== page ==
RBS was brought down by 0.2% of its staff

At least, that’s what HR Director Neil Roden reckons. In his recent interview with HR Magazine he claims that only 300 of the bank’s 155,000 employees were involved in the activities which brought about its collapse in 2008.

If ever there was a clear illustration of the imbalance in the banking industry this must surely be it. While 154,700 people were going about the boring old business of managing savers’ deposits and lending to companies and householders, 300 pumped-up superheroes were having a wail of a time in the casino of global investment banking. It didn’t matter that there were so few of them because the sums they were handling dwarfed the amounts that the rest of the employees were managing. According to Mr Roden, these 300 employees eventually brought the bank to its knees.

It sounds crazy doesn’t it? But, as we now know, the world of investment banking in the run up to the financial crisis was indeed crazy.

That such a small part of a major bank could bring it crashing down would seem to give ammunition to those arguing for a Glass-Steagall firewall between commercial and investment banking. Opponents are quick to point out that Northern Rock was not an investment bank yet it still managed to destroy itself by investing in CDOs linked to the US sub-prime market. Even so, as the Independent’s Ben Chu argued,  investment bankers in important commercial banks like RBS know that they have a get-out-of-jail-free card. The government will always have to bail out a commercial bank while it can, albeit with some trepidation, let a bank like Lehman go to the wall.  Forcing banks to cut their investment bankers adrift would send a clear message that, in future, they cannot expect government bail-outs.

There are good arguments both for and against a Glass-Stegall separation of the banks. In the end, perhaps the most compelling argument is that such a regulation, if implemented internationally, would simply make banks smaller which must, in itself, reduce the risks for the taxpayer.  Whatever happens, a situation where 300 people can bring down one of the world’s largest banks and blow a hole in a G7 country’s economy cannot be allowed to occur again.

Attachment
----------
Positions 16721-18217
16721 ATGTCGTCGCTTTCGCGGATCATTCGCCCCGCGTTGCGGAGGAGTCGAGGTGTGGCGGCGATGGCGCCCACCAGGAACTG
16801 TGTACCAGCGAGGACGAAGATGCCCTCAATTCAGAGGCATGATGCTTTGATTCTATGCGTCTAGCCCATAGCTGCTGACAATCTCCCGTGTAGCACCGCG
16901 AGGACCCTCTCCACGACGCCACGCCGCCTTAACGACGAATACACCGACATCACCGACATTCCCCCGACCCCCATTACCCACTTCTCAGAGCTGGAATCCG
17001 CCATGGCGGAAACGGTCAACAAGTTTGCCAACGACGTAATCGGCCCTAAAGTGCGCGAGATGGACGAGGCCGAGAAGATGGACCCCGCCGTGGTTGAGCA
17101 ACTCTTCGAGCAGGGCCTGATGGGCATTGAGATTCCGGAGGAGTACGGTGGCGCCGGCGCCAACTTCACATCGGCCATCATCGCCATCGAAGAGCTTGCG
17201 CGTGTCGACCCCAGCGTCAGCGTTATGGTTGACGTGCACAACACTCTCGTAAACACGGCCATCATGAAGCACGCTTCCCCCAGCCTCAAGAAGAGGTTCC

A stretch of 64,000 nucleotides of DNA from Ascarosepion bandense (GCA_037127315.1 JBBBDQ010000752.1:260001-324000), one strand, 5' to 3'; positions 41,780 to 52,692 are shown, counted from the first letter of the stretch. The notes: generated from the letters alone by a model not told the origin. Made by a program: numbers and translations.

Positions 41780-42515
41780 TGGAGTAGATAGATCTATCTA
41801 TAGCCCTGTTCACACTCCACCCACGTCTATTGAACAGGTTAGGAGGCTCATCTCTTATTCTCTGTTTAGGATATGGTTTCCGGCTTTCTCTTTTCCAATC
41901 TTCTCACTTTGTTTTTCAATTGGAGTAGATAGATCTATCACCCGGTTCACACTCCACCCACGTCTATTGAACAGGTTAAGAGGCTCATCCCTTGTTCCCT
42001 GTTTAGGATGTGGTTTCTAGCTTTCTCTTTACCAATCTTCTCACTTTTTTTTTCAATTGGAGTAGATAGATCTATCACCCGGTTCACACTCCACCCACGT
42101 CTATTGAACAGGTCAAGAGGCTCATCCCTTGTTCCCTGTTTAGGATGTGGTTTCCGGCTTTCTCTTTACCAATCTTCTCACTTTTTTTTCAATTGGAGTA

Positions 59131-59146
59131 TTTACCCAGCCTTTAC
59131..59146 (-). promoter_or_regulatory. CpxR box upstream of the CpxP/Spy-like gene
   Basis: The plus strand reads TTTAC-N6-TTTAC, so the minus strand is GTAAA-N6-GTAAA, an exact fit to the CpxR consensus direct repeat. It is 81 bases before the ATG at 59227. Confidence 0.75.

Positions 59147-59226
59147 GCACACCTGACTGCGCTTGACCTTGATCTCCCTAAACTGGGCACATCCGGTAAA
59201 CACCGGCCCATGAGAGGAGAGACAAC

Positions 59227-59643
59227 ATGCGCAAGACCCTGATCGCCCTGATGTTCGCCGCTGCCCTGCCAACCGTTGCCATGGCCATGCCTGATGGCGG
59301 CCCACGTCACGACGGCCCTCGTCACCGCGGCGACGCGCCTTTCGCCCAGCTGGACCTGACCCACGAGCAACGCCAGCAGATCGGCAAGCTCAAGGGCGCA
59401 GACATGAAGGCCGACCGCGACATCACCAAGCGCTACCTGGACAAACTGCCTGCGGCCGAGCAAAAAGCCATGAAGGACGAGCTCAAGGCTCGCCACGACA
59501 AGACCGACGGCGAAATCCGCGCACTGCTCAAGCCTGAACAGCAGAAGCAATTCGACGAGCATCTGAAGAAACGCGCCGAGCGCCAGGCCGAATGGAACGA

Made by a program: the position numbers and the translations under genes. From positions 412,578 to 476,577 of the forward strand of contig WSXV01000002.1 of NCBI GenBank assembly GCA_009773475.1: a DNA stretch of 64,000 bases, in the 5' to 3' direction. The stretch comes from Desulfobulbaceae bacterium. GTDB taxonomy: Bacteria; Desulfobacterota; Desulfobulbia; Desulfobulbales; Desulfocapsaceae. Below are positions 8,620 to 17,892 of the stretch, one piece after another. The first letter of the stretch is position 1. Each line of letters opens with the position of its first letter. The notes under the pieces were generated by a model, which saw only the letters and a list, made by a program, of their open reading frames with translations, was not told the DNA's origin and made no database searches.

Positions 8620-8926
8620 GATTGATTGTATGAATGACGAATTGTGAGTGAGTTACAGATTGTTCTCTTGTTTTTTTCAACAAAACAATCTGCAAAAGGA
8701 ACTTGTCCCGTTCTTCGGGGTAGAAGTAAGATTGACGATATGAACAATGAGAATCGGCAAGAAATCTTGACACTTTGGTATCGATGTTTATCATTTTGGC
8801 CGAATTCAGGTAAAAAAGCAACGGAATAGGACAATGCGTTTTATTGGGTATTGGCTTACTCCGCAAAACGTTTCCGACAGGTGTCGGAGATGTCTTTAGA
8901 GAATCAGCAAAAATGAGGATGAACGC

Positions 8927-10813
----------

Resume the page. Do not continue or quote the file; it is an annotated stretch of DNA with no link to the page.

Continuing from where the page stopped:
This entry was posted in Uncategorized. Bookmark the permalink.

3 Responses to RBS was brought down by 0.2% of its staff

  1. Jon Ingham says:

    Hi again Rick, yes, that’s another interesting point, and one that I’ve posted on five or six times now (in connection with Dick Beatty’s Differentiated Workforce – see http://strategic-hcm.blogspot.com/2009/11/differentiation-for-workforce-planning.html and http://strategic-hcm.blogspot.com/2009/11/dick-beatty-on-differentiated-metrics_54.html).

    I’m not sure why Roden brings it up however – it certainly doesn’t excuse RBS HR’s failures. If RBS’ strategic roles (to use Beatty’s terminology) consisted of just 0.2|% of its workforce, then to what extent was HR involved in risk management for these positions? Not enough, or at least not effectively enough, clearly.


    I’m equally bemused by Roden’s other asides, particularly in regard to RBS’ failure being due to the ABN acquisition. Did Roden warn Goodwin about the dangers of complacency? Did he try to do anything about the bank’s culture of greed and arrogance?

    I’m guessing not.

  2. Pingback: The Right and Economics « Freethinking Economist

  3. TheHRD says:

    Once again, this is HR showing it’s true colours. You want a seat at the big table? You take the collective responsibility. Weak, weak, weak……

Leave a Reply

Fill in your details below or click an icon to log in:

WordPress.com Logo

You are commenting using your WordPress.com account. Log Out /  Change )

Twitter picture

You are commenting using your Twitter account. Log Out /  Change )

Facebook photo

You are commenting using your Facebook account. Log Out /  Change )

Connecting to %s